I dreamed last night that I moved to Minneapolis.It wasn’t really Minneapolis, of course, but my sleeping brain needed a city name and that’s what it pulled out of storage. My new house was neat, clean, freshly painted, and very quiet. The refrigerator was well stocked and the heater worked fine. There was no reason to ever leave. It was perfect.
Across the street squatted a dive named the Cinnamon Bar, and next to that stood a bookstore. “I never have to leave this block,” I thought. The dream was the kind that leaves me both inordinately happy and desperate not to wake up.
I woke up anyway, and when I did I panicked about a doctor’s appointment that I haven’t even made. That’s not hyperbole: I was in the throes of a panic attack. Soon I’ll run out of the little pink pills that regulate my brain chemistry, and my doctor insists that he see me before renewing my prescription. There’s no good reason for this. He’s a general practitioner rather than a psychiatrist, and my visit never includes an evaluation of my mental health.
All we manage to do is waste hours of my time. I will sit in the lobby and wait, then be led to a scale by a physician’s assistant who will record my weight. She will then take me to an examination room and measure my blood pressure, followed by a host of routine questions that have no bearing on the little pink pills that regulate my brain chemistry. She’ll leave after the last question, and then I’ll sit in the examination room and wonder how many tongue depressors I can fit in my mouth or what a handjob feels like through a surgical glove.
Eventually the doctor will enter. He will shake my hand and pretend that he likes and remembers me. He’ll ask the same questions that the physician’s assistant asked. I will give the same answers. He’ll tell me he wants a battery of blood tests — cholesterol and blood sugar and blah blah blah — and I’ll nod in agreement but will never go down to the lab on the second floor, just turn left when you exit the elevator and it’s right there. My insurance won’t cover the tests he’s ordered, and even if it did I don’t want to know what time bombs tick inside of me. I just want the little pink pills that regulate my brain chemistry so that I can march toward my inevitable death without checking locks, counting everything in multiples of four, and other compulsive behaviors.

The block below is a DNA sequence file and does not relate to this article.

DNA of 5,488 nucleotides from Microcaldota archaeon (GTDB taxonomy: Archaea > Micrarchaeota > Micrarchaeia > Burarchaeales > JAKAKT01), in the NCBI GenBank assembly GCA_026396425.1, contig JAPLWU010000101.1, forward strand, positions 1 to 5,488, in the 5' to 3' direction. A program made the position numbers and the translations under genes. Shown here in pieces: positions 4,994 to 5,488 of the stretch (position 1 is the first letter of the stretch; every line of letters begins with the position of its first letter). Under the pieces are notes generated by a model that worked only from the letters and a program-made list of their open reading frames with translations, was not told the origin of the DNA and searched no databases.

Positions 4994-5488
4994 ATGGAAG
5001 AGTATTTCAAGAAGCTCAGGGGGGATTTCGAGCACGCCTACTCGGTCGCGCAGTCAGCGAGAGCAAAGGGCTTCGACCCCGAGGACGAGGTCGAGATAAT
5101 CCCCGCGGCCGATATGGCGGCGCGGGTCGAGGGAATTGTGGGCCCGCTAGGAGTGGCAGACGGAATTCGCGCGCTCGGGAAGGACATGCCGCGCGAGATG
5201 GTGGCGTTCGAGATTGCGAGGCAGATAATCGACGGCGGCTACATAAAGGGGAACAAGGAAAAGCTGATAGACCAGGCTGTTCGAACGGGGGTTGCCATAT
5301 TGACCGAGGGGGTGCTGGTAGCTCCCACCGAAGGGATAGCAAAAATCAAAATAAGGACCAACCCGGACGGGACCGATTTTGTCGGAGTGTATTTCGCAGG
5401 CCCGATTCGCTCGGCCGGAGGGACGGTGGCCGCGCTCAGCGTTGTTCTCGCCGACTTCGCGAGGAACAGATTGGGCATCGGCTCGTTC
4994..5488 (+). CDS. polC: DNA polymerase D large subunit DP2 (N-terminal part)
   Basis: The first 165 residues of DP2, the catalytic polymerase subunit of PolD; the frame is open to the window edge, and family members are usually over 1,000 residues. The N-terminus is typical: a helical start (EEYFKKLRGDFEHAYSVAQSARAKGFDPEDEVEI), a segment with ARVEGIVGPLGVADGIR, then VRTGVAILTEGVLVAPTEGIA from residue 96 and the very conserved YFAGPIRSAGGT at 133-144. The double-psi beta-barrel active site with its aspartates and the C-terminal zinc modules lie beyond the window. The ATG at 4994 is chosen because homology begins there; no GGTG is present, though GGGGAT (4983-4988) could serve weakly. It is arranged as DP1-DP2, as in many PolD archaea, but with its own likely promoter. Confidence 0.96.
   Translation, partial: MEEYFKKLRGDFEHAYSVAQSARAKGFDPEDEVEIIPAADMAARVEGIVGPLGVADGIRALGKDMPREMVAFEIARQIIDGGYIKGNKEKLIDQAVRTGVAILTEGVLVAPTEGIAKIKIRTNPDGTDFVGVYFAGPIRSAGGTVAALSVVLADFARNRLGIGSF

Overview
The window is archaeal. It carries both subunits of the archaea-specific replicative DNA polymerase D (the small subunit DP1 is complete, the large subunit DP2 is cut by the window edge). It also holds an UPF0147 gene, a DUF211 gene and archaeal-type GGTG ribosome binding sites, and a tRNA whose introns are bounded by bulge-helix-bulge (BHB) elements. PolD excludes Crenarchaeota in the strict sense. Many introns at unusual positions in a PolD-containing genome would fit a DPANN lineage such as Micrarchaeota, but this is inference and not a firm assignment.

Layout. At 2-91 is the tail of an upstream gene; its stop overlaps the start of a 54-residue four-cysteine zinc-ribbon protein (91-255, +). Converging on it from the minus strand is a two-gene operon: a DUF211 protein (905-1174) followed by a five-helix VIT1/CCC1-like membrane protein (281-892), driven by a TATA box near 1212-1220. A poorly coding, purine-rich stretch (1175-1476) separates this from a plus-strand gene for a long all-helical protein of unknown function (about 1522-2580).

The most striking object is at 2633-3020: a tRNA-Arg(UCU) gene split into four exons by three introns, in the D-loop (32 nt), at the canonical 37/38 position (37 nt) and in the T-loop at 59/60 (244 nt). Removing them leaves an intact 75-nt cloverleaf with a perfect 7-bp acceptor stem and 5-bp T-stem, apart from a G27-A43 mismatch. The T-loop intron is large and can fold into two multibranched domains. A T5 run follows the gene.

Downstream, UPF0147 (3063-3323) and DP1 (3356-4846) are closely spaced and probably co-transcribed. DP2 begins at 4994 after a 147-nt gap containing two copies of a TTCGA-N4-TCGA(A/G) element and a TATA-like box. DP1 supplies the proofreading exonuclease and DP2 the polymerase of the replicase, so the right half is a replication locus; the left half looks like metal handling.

The whole transaction will cost the doctor three minutes, five tops, but it will waste hours of my time. Months, actually, if I factor in the hours wasted dreading the experience and role playing it in my broken brain.
“I don’t seem to have lab results from your last visit,” he says.
“Huh. That’s strange.”
He stares at the PC screen next to the box of handjob gloves. “I don’t have any going back four years.”
“I’m going to write a lab order. Just take the elevator down to the second floor. Turn left and it’s right there.”
“Okay,” I say.
He studies me. “You aren’t going to go, are you?”
“Why not? We need to check your cholesterol, your blood sugar, your this and your that. It’s very important.”
“No it isn’t,” I say. “It’s not important at all.”
The doctor is clearly offended. His purpose is to find secrets hidden in bodily fluids. I’ve just told him that his life’s work is a waste of time. “Yes. It is,” he says. “You’re too old to ignore your health. Promise me you’ll go to the lab.”
“Okay, I promise.”
We sit quietly. “You aren’t going to go, are you?”
“This is your life we’re talking about,” the doctor says.
“Yes. That’s the reason that I tolerate coming here, because without the pink pills life is very difficult for me.”
“But there’s more to your well being than that.”
“No, there isn’t. I want to die when I die. What I don’t want is to obsess about something lurking inside of me, because that’s what I’ll do. It will consume my thoughts, even more so than this imaginary conversation that I’m having with you right now.”
“But if we know what’s happening with you we can prolong your life,” he says.
“I don’t want my life prolonged. I want to die when it’s time for me to die.”
“That’s depression talking,” he says. Of course he thinks that: His job is to keep me alive for as long as possible. Any suggestion otherwise must be symptomatic of an illness that must be treated.
Maybe he’s right, I don’t know, but I’m sure that if it’s depression talking then renewing my prescription for little pink pills would be a step in the right direction while dragging me out of my house and through the hot coals of bureaucracy and confrontation just drives me deeper into my cave. But in my dream I live in a quiet, comfortable house, and just outside the door await both a bookstore and a bar and that is all.
It’s all so goddamned unnecessary and exhausting. I don’t even have the energy to speculate on why the bastards want everyone to live forever, doing busy things that don’t matter so that other people can do busy things that don’t matter.
I check the clock: six a.m. I wrap a pillow around my head, close my eyes and try to get back to the Cinnamon Bar, where the drinks are served in little pink glasses and ordering one is never a hassle.